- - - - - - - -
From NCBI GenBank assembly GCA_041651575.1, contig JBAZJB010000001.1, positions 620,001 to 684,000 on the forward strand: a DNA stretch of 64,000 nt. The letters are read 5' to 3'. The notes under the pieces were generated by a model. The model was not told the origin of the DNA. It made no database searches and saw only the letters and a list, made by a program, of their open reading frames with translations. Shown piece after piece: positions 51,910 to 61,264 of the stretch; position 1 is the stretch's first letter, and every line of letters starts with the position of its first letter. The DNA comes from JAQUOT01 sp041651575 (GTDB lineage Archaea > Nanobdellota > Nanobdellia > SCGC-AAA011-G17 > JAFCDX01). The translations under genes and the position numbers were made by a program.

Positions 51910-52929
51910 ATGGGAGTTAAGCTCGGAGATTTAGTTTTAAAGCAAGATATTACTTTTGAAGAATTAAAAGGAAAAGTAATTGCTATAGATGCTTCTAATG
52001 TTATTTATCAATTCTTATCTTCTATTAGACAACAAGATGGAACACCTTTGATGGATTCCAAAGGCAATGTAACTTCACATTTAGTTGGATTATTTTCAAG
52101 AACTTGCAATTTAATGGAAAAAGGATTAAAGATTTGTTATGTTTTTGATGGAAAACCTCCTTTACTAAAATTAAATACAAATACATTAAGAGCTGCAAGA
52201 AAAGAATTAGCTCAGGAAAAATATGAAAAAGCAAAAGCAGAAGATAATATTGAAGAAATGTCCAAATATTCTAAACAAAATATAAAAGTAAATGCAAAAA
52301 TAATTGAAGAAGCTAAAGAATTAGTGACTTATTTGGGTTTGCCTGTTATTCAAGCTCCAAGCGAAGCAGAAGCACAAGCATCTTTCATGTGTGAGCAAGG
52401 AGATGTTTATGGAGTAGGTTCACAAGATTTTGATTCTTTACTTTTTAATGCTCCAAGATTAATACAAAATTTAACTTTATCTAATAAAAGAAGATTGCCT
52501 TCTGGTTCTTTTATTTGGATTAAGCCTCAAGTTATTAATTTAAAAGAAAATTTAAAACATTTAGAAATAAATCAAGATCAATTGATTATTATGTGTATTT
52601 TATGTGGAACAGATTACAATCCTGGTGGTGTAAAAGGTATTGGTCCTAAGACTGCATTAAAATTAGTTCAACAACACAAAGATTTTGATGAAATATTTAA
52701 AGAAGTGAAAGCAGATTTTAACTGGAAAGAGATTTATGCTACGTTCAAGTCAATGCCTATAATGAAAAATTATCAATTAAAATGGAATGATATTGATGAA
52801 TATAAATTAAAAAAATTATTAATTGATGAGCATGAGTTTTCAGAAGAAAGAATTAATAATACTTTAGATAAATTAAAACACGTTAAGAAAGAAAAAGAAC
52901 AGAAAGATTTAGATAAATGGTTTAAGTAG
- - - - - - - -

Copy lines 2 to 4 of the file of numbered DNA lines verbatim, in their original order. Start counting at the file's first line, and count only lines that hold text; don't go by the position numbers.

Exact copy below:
Positions 51910-52929
51910 ATGGGAGTTAAGCTCGGAGATTTAGTTTTAAAGCAAGATATTACTTTTGAAGAATTAAAAGGAAAAGTAATTGCTATAGATGCTTCTAATG
52001 TTATTTATCAATTCTTATCTTCTATTAGACAACAAGATGGAACACCTTTGATGGATTCCAAAGGCAATGTAACTTCACATTTAGTTGGATTATTTTCAAG